Birds make a wide variety of nests, but where do they get the material to make them? What do birds use to make a nest? Let’s find out.
Have you ever looked at a bird nest and wondered what these winged architects used to make it?
Well, bird nests can awe anyone, for they are truly works of art. Although not every bird is as skilled as the weaver or the tailor bird, even some of the simple bird nests are quite amazing.
As if the complexity of bird nests wasn’t awe-inspiring enough, you’d be further amazed by the variety of materials they are made of.
Ranging from natural materials like twigs and grass to man-made materials like strings and wires, the list is simply impressive.
What Materials Do Birds Naturally Use For Nest?
Birds are smarter than most might realize, and they know exactly what materials to use for sturdy and cozy nests.
Different materials serve specific purposes in a bird’s nest, such as providing structural integrity or creating a soft bed for the eggs. The most common materials you’d find in a birds nest are:
- Dead leaves
- Dry twigs
- Human Hair
- Animal fur
- Dental floss
- Spider web silk
- Cotton balls
- Plant fibers
- Grass clippings
- Strings and threads
- Pieces of fabric
- Bits of waste and litter
- Pebbles and stones
- Pine needles
- And more
The next time you find yourself awestruck by the complex design of a bird’s nest, remember that it might contain a dozen or more different materials.
Why Are Spiders so Important in Nest Building?
Learning that spiders can potentially play a major role in nest building probably surprised you, right?
After all, why would birds need an entirely different species while building nests to lay their eggs on? It’s the spider web silk that’s necessary for nest building – not the spiders themselves.
Assuming that you are familiar with spider webs, you must be aware that they can be quite sticky.
This is exactly why birds use it – to glue together various nesting materials like lichens, leaves, straw, etc. Besides its adhesive properties, spider silk is also very lightweight and easy for birds to work with.
Some Birds Live on Borrowed Land
Although most birds build their nests from scratch, there are exceptions. Some prefer to live on borrowed land, such as:
- Old nests of other birds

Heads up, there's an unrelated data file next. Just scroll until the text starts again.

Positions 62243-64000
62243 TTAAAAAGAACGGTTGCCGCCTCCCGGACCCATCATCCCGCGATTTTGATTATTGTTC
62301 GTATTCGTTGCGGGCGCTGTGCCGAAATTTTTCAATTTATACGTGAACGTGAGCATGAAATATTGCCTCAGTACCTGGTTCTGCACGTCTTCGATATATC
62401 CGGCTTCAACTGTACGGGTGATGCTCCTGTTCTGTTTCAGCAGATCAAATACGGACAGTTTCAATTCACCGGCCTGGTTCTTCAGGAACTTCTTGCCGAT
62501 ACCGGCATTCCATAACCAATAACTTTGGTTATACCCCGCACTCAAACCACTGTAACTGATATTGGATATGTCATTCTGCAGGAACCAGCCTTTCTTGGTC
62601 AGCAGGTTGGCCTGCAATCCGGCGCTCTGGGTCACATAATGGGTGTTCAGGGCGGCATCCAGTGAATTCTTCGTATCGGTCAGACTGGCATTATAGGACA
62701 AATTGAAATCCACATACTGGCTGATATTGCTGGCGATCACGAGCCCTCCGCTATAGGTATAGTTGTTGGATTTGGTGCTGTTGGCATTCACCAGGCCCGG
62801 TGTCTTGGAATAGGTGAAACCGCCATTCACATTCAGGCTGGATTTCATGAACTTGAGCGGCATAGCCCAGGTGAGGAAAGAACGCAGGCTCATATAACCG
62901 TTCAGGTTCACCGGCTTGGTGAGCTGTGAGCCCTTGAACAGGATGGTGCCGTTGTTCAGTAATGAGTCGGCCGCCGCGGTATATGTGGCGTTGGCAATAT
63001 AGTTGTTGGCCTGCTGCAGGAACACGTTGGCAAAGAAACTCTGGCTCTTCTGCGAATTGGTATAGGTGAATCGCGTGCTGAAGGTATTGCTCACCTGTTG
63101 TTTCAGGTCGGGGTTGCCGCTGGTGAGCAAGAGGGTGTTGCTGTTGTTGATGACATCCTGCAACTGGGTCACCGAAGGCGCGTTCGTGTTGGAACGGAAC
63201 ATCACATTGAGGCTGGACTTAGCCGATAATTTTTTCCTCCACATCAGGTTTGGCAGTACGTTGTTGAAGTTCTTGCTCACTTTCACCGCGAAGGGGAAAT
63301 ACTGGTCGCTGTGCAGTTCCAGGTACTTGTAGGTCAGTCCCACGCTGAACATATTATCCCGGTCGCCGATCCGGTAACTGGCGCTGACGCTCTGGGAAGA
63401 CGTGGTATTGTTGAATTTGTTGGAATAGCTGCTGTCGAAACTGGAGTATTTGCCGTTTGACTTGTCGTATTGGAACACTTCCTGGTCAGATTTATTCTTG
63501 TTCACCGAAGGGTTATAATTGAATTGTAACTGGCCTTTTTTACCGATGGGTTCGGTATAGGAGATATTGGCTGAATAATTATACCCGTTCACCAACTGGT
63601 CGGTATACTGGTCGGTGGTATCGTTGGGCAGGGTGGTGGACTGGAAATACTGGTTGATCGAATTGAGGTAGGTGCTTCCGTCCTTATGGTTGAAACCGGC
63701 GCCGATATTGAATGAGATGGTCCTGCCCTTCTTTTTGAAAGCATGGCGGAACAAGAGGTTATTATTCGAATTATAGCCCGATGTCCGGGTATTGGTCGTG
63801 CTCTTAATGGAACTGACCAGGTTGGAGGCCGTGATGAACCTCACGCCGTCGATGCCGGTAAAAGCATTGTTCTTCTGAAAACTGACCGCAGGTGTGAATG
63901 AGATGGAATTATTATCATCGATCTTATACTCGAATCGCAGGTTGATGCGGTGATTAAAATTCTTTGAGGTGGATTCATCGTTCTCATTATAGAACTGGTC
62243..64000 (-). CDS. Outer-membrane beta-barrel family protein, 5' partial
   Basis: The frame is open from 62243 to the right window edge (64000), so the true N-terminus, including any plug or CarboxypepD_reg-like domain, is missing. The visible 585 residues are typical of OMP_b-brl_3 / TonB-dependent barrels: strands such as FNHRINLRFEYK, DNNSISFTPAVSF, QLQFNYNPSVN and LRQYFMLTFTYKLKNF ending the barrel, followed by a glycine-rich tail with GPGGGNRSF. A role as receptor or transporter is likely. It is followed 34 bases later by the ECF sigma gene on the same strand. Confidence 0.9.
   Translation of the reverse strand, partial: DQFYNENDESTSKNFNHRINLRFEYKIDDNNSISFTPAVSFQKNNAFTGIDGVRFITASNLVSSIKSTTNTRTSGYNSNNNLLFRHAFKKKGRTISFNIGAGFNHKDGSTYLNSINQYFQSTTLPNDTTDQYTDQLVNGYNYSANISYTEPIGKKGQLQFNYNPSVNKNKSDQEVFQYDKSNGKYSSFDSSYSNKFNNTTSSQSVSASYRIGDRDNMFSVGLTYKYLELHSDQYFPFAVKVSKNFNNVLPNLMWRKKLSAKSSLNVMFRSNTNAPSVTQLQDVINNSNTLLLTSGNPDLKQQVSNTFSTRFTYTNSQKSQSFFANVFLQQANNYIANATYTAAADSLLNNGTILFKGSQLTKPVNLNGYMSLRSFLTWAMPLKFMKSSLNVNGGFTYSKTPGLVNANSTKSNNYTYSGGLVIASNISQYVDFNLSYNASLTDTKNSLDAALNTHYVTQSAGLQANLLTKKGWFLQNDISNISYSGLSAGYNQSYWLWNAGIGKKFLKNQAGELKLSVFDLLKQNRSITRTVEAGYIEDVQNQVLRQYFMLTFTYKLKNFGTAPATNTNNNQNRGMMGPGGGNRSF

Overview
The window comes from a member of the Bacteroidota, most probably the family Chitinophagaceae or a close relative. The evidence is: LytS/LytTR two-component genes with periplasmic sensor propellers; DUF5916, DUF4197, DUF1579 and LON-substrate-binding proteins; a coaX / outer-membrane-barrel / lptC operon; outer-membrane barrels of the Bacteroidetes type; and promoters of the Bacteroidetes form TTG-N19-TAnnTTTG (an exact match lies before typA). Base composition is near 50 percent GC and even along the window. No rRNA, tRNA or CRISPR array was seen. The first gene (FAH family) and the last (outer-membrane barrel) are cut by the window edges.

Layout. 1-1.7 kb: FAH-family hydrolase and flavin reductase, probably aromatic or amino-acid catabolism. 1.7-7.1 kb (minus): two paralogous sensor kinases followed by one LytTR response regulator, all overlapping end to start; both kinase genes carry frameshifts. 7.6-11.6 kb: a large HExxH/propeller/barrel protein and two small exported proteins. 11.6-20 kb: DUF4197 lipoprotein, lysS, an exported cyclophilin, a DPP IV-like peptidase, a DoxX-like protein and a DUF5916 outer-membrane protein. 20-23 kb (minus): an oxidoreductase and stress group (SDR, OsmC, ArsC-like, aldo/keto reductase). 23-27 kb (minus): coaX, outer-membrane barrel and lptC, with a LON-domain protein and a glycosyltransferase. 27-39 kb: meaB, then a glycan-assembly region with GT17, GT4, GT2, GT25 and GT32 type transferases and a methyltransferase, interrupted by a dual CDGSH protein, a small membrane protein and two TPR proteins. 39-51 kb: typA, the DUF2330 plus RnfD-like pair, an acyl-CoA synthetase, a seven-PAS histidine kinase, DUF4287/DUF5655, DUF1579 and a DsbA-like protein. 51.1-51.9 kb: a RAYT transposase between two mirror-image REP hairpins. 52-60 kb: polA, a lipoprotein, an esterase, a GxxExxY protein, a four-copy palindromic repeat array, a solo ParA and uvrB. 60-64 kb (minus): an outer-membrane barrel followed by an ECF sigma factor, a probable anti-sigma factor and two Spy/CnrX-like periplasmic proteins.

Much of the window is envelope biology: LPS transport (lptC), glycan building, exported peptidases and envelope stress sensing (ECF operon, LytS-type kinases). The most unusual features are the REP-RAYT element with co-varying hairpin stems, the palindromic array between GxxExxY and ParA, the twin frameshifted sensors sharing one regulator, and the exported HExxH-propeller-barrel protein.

- Natural holes in trees
- Holes in roofs and walls
Reusing nests of other birds isn’t very common as most nests are only sturdy enough to last one season.
However, if in case a nest is still robust enough by the time the next season rolls around, other birds might move in.
Even when reusing an old nest or settling into a hole in a tree or a building, birds do have to make a couple of modifications, such as laying a fresh layer of soft materials on top.
In this regard, you might want to note that many bird species avoid nest reuse altogether, as they use their nest-building skills to woo partners.
How You Can Help?
Who doesn’t love to live in a lively environment full of birdsong? Well, regardless of whether you want more birds around your home or simply want to help them build their nests, here are a few things that you can do:
- Lay out a pile of nesting materials in the open so the birds can take what they need
- Place nest boxes in strategic places for birds to build their nests in
- If you can help it, hold off from trimming your shrubs and hedges as birds often nest there
- Install a suet feeder so that any nesting bird would have easy access to food
Materials safe to put out
Putting out materials for nesting birds is certainly a kind gesture. However, make sure you don’t put out any materials that might endanger them or their offspring.
Not all sorts of materials that birds use in building their nests are safe, and some of these can pose major hazards.
As a thumb rule, simply provide them with natural and chemical-free materials, such as:
- Grass clippings
- Twigs and small branches
- Mosses and lichens
- Natural fibers
- Bark strips
- Pet hair and fur (only if they’re free from flea treatment or other medications and chemicals)
Materials that you should never put out
Now that you know which materials you should put out to help birds build their nests, you should also know which materials to avoid.
Ignorance on this matter can potentially endanger the lives of the very birds you’re trying to help out. Some of the materials that you should never put out are:
- Plastic and synthetic materials: Plastic and synthetic materials like polythene and nylon wires can cause the birds severe injuries.
- Human hair: Due to its thin, strong, and flexible nature, human hair can wrap around a bird’s wings or legs and sever off the part.
- Dryer lint: While dryer lint might seem like a fine material for birds to line the inside of their nests, it can easily crumble when wet.
Frequently asked questions (FAQ)
1. What birds use moss to build their nest?
2. Do birds use human hair for nests?
3. Do birds use gum to build nests?
Well, I hope this article has cleared up your curiosity regarding the materials birds use to make their nests.
In case you’re planning to help them with it, now you also know exactly what you need to provide them with.
Thank you for your time in reading this article and trying to learn more about those wonderful architects of nature.